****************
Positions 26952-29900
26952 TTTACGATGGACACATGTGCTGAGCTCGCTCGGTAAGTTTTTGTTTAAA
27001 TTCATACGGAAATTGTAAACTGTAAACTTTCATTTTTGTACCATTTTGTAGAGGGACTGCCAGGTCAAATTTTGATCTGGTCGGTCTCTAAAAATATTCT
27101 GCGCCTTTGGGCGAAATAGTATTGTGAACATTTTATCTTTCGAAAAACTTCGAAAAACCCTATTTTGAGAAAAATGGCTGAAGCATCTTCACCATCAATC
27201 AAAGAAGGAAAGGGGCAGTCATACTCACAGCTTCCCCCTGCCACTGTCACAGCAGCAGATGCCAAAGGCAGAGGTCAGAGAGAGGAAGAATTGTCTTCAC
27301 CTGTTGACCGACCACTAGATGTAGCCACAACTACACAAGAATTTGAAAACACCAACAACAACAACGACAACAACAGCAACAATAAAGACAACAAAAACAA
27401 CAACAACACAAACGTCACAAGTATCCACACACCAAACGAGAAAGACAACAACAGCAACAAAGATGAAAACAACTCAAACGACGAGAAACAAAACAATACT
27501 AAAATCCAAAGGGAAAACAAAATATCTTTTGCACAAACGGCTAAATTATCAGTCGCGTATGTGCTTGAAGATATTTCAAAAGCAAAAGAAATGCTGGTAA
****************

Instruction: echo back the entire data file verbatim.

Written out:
Positions 26952-29900
26952 TTTACGATGGACACATGTGCTGAGCTCGCTCGGTAAGTTTTTGTTTAAA
27001 TTCATACGGAAATTGTAAACTGTAAACTTTCATTTTTGTACCATTTTGTAGAGGGACTGCCAGGTCAAATTTTGATCTGGTCGGTCTCTAAAAATATTCT
27101 GCGCCTTTGGGCGAAATAGTATTGTGAACATTTTATCTTTCGAAAAACTTCGAAAAACCCTATTTTGAGAAAAATGGCTGAAGCATCTTCACCATCAATC
27201 AAAGAAGGAAAGGGGCAGTCATACTCACAGCTTCCCCCTGCCACTGTCACAGCAGCAGATGCCAAAGGCAGAGGTCAGAGAGAGGAAGAATTGTCTTCAC
27301 CTGTTGACCGACCACTAGATGTAGCCACAACTACACAAGAATTTGAAAACACCAACAACAACAACGACAACAACAGCAACAATAAAGACAACAAAAACAA
27401 CAACAACACAAACGTCACAAGTATCCACACACCAAACGAGAAAGACAACAACAGCAACAAAGATGAAAACAACTCAAACGACGAGAAACAAAACAATACT
27501 AAAATCCAAAGGGAAAACAAAATATCTTTTGCACAAACGGCTAAATTATCAGTCGCGTATGTGCTTGAAGATATTTCAAAAGCAAAAGAAATGCTGGTAA